February 28, 2019, marked the turning point for Joseph Macharia and his family after the Government handed over a house to his family constructed by well-wishers through President Uhuru Kenyatta.
Earlier on, Macharia and his six children, of which three are disabled, used to live in a semi-permanent iron sheet structure at Unfolding Glory Ministries Church in Teachers Estate, Nakuru.
“I had no job and with three disabled children, I was unable to comfortably provide for the family. It was then that the church housed my family and I within its compound,” said Macharia.
During a visit to the church, one of the church members pointed at a single room in which the family of seven were squeezed in.
The room served as the kitchen, living room and bedroom for all leaving no space for his disabled children who used wheelchairs.
“I really appreciate the church for housing me. A place to call home for my children is all I needed. Though space was limited, it was better than being in the streets,” he said.
The church is also located in a residential area where jobs are hard to come by as opposed to the more interior parts where farm jobs are more readily available.
His wife in April last year deserted him over the economic burden that they had been subjected to and the care needed by the disabled children making his life tougher.
Before handing over of the house, Macharia looked gloomy as he pondered on how to provide for his family and the embarrassment he had sharing a room with his children some of whom are teenagers.
“I tried my best to fake a smile but deep inside me I was in pain. No one would like to share a bedroom with his grown up children. I wasn’t comfortable with that but I had no choice,” said Macharia.
His story was however rewritten by just a call from a local chief who informed him that he would receive a new home from the President.
This was a house constructed for Damaris Wambui whose son had recited a poem before the President years earlier. Wambui, however, rejected the house saying it was not a gift worth receiving from the Head of State prompting the Government to select another beneficiary.
The house was handed over to him in a colourful ceremony presided over by Rift Valley Regional Coordinator Mongo Chimwanga on February 24.
“Whenever I get into the house I always recall the Chief’s voice saying that I had been selected to get the house and the plot. It wasn’t in my thoughts that I would own such a property,” he said.
Two months down the line, his life has taken a complete turn. During a visit to the home yesterday, Macharia’s face was lightened up with a broad smile as he welcomed us to his home that has more dignity and privacy.
We found him weeding some of the crops he has already planted on every available space within the plot on which his polystyrene technology which has gained traction globally in the housing sector.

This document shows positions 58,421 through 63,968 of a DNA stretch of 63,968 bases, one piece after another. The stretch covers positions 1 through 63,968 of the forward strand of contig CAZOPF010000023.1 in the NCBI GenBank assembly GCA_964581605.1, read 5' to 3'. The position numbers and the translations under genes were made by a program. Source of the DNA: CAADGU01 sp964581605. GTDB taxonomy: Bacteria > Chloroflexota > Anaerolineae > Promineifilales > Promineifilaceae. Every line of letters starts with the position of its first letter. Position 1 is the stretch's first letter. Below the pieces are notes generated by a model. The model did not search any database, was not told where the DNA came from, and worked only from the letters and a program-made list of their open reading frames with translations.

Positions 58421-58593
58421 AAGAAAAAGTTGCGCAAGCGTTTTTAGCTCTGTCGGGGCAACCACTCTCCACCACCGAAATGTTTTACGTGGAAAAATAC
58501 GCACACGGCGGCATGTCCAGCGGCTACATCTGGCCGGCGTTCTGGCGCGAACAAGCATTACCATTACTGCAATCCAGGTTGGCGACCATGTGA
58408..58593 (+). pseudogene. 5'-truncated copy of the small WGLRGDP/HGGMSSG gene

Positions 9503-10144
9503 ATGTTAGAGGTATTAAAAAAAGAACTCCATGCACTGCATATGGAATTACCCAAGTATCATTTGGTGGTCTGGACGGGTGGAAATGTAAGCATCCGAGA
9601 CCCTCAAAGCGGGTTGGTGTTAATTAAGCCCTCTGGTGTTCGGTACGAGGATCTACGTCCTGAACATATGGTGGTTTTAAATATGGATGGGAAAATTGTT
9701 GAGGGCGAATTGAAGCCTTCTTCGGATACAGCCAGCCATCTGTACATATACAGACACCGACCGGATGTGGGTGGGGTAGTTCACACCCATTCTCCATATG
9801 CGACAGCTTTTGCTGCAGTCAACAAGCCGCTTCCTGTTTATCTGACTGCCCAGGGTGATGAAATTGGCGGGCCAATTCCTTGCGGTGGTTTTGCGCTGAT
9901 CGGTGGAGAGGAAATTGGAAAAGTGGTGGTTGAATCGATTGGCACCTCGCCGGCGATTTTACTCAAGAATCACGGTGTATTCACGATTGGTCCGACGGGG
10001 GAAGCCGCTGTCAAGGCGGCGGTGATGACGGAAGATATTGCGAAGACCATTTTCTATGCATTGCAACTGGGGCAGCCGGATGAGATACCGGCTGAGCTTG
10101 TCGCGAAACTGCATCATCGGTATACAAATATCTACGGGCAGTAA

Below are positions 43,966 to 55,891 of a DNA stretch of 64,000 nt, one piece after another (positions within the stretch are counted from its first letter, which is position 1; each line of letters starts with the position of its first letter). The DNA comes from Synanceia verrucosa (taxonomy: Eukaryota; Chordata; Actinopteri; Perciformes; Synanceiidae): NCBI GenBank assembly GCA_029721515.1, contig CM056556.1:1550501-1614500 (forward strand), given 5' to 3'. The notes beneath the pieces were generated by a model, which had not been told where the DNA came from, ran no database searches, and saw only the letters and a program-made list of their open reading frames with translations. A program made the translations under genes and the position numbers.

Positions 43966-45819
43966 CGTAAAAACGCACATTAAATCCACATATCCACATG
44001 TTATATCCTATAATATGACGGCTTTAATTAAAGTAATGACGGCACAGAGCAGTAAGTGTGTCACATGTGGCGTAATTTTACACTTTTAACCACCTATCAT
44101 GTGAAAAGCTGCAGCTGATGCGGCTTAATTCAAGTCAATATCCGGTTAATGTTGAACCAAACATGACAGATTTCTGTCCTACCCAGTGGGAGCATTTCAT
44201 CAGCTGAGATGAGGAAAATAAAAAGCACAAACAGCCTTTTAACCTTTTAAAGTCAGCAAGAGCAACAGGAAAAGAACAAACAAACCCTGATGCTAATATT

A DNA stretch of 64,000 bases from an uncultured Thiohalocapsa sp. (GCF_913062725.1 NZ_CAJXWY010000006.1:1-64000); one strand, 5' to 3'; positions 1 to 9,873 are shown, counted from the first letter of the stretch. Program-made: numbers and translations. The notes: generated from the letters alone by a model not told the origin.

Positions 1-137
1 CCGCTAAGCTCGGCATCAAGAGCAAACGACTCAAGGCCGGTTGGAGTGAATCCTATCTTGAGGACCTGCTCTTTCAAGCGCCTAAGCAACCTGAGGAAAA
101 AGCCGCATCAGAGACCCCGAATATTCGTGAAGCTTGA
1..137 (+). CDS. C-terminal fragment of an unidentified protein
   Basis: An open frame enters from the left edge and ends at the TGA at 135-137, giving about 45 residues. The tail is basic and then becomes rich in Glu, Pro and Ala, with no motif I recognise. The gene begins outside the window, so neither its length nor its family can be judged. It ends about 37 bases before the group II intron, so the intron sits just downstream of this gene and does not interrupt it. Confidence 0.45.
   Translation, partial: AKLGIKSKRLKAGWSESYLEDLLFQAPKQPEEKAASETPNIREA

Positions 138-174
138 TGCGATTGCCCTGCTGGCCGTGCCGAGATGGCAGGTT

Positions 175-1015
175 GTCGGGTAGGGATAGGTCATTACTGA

“I planted these beans a few weeks ago after the rains started and they are doing well. The land is fertile and we have enough rain. I already have seedlings for various vegetables that I want to inter-crop here,” he said as he ushered us in.
The two bed-room house has a well-furnished kitchen, modern furniture and connected to clean water supply from a community project. His three disabled children have since been transferred to Muriundu Primary School which is integrated.
“The children are much comfortable here. There is room for them to move around the house on their wheelchairs. Their new school is also closer home than before which has eased my burden,” he said.
After the rains fell, Macharia has been a busy man especially due to the kindness of his neighbours who call on him whenever farm jobs are available.
“Although the jobs don’t come by daily, I am grateful to the community around. They have been very supportive and whenever there is a job they link me and this way am able to support my family,” he said.
His son Michael Njuru, has also been enrolled for the monthly Sh2,000 cash transfer for the disabled. The family also received a new wheelchair from the National Council for Persons With Disabilities (NCPWD).
The council Executive Director Mohammed Gabbow said that more help will be delivered to the family next week.
“We promised Macharia a motorized tricycle which we shall deliver to them next week. A second child from the family is also in the process of being enrolled onto cash transfer for the disabled,” said Gabbow.
His 20-year-old daughter Rahab Njoki who finished secondary education last year has also gained self-esteem and is equally elated to live in their new home.
“I used to keep to myself whenever I wasn’t at school. Here I have found a new lease of life. I no longer fear to have friends visit our home unlike before. They have helped me open up my mind,” said Njoki.
Macharia added that he was yet to communicate with his wife after she deserted him more than a year ago.
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